Washington • Democrats faced increasingly long odds in the the battle for Senate control as Republicans brushed back multiple challengers to protect their majority. Still, it was too soon for the GOP to declare victory.
In Maine, Republican Sen. Susan Collins won the hardest-fought race of her career, securing a fifth term by defeating Democrat Sara Gideon. Declaring victory Wednesday afternoon, Collins said the outcome was “affirmation of the work that I’m doing in Washington.” Democrats had tried to tie the moderate Republican to President Donald Trump and criticized her for her vote to confirm Justice Brett Kavanaugh in 2018.
But key races in North Carolina and Michigan remained undecided, and at least one in Georgia was headed to a January runoff.
Senate Majority Leader Mitch McConnell said President Donald Trump’s campaign helped his GOP allies, but that state election officials were still counting ballots.
“We’re waiting — whether I’m going to be the majority leader or not,” McConnell said at a press conference in his home state of Kentucky.
In a delicate pushback against Trump’s own premature claims of victory over Joe Biden in the presidential race, the GOP leader said: “Claiming you’ve won the election is different from finishing the counting.”
McConnell said he felt “pretty good” about the remaining contests. He secured a seventh term in a costly campaign, fending off Democrat Amy McGrath, a former fighter pilot.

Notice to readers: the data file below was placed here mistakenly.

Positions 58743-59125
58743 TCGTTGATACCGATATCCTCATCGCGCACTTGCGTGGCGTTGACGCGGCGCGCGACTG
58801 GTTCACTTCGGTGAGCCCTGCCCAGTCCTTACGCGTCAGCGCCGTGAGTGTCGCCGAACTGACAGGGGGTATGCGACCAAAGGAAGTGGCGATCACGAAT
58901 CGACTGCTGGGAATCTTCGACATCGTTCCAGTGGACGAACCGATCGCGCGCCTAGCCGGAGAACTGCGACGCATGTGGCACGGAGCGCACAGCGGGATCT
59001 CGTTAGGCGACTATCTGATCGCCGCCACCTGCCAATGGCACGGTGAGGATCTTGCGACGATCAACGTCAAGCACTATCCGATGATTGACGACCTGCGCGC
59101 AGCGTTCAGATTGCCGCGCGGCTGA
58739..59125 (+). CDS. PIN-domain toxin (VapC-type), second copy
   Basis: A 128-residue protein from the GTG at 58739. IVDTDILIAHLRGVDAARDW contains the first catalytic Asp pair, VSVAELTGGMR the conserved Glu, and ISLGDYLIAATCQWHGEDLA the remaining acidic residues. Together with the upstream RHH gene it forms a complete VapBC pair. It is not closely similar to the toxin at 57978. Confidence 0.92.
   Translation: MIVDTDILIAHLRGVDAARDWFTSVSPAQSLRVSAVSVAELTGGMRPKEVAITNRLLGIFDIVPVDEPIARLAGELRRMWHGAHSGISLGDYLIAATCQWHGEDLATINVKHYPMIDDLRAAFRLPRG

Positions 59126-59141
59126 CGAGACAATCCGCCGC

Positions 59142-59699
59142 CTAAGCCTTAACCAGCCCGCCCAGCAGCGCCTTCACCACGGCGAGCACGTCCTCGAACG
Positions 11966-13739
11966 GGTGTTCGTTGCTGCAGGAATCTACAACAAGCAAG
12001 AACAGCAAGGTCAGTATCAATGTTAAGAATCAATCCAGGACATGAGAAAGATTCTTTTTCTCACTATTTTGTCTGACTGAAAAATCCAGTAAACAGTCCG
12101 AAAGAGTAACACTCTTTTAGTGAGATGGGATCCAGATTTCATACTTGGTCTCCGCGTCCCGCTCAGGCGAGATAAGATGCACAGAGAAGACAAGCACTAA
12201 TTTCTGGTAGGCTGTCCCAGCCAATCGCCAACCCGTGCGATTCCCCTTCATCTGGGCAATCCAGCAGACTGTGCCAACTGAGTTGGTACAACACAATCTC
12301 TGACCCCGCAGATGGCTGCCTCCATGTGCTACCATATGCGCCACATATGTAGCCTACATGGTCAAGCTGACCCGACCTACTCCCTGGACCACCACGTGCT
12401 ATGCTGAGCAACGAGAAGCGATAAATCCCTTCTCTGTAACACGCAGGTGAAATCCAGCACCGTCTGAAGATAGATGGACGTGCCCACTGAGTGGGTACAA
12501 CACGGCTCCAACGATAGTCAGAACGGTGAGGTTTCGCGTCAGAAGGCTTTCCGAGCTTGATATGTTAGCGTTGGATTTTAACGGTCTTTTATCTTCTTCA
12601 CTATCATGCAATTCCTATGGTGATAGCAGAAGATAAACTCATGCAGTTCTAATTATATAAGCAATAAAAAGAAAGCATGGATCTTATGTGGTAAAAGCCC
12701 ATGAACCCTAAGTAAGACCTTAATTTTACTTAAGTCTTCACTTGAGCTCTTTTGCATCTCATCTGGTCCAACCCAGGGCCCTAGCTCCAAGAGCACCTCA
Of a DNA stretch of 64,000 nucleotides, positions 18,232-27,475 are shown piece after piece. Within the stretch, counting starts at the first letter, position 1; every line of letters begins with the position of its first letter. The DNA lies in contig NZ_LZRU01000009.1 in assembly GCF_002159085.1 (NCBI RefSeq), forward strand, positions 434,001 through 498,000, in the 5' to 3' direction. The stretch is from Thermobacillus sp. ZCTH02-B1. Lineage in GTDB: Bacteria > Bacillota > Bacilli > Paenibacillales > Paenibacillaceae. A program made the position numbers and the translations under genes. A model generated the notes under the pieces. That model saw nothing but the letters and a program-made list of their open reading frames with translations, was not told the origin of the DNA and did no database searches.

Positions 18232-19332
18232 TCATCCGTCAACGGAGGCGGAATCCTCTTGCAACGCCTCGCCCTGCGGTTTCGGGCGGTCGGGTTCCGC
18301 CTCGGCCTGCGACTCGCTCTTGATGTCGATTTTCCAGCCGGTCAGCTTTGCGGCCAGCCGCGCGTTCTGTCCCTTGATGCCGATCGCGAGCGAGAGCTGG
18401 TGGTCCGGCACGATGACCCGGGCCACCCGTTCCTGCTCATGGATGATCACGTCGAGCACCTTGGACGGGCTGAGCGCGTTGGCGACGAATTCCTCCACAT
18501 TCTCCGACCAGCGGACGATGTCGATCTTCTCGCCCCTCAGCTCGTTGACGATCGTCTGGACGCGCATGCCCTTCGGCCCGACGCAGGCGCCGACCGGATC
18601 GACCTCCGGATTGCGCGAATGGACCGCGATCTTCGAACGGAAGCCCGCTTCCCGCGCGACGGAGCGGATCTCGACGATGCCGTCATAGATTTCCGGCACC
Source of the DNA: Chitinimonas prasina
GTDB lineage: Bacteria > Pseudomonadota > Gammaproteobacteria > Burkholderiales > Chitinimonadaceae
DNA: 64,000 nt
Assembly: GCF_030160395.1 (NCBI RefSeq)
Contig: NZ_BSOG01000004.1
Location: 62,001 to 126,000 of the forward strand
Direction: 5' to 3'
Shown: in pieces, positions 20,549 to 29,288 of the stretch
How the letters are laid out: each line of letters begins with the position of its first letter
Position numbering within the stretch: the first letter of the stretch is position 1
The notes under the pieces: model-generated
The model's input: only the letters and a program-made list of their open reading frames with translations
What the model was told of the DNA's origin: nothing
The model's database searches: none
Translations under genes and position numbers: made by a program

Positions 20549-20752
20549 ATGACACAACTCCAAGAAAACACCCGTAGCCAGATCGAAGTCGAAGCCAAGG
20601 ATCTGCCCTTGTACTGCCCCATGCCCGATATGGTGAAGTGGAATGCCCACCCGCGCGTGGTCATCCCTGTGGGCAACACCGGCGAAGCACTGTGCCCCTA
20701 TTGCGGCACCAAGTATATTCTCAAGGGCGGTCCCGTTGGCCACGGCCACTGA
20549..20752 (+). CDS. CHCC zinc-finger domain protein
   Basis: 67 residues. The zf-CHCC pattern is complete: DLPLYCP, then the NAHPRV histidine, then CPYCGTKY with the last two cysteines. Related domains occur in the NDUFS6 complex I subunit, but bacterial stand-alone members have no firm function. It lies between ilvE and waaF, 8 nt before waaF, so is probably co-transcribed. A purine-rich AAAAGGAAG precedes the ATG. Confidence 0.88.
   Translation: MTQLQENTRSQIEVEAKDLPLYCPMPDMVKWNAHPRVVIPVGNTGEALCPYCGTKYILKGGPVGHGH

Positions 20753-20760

Election Night delivered a jarring outcome for Democrats who had devised an expanded political map, eager to counter Trump and his party’s grip on the Senate.
While Democrats picked up must-win seats in Colorado and Arizona, they suffered a setback in Alabama, and Republicans held their own in one race after another — in South Carolina, Iowa, Texas, Kansas, and Montana, dramatically limiting Democrats' hopes to make inroads.
The races attracted an unprecedented outpouring of small-dollar donations for Democrats, from Americans apparently voting with their pocketbooks to propel long-shot campaigns.
The voters' choices will force a rethinking of Democratic Party strategy, messaging, and approach in the Trump era.
“You wasted a lot of money,” said White House ally Sen. Lindsey Graham in Columbia, South Carolina, after defeating Jamie Harrison, despite the Democrat’s stunning $100 million haul for his upstart campaign. “This is the worst return on investment in the history of American politics.”
Trump loomed large over the Senate races as did Democratic rival Joe Biden. The Trump administration’s handling of the COVID-19 pandemic and its economic fallout, as well as the nation’s uneasy mood all seemed to be on the ballot.
Voters ranked the pandemic and the economy as top concerns, according to AP VoteCast, a national survey of the electorate.
“It’s time for a different approach,” said Democrat John Hickenlooper, a former governor who unseated Republican Sen. Cory Gardner in Colorado, in a live video message posted on Facebook.
Yet voters, for the most part, stuck with the status quo.
Securing the Senate majority will be vital for the winner of the presidency. Senators confirm administration nominees, including the Cabinet, and can propel or stall the White House agenda. With Republicans now controlling the chamber, 53-47, three or four seats will determine party control, depending on who wins the presidency because the vice president can break a tie in the Senate.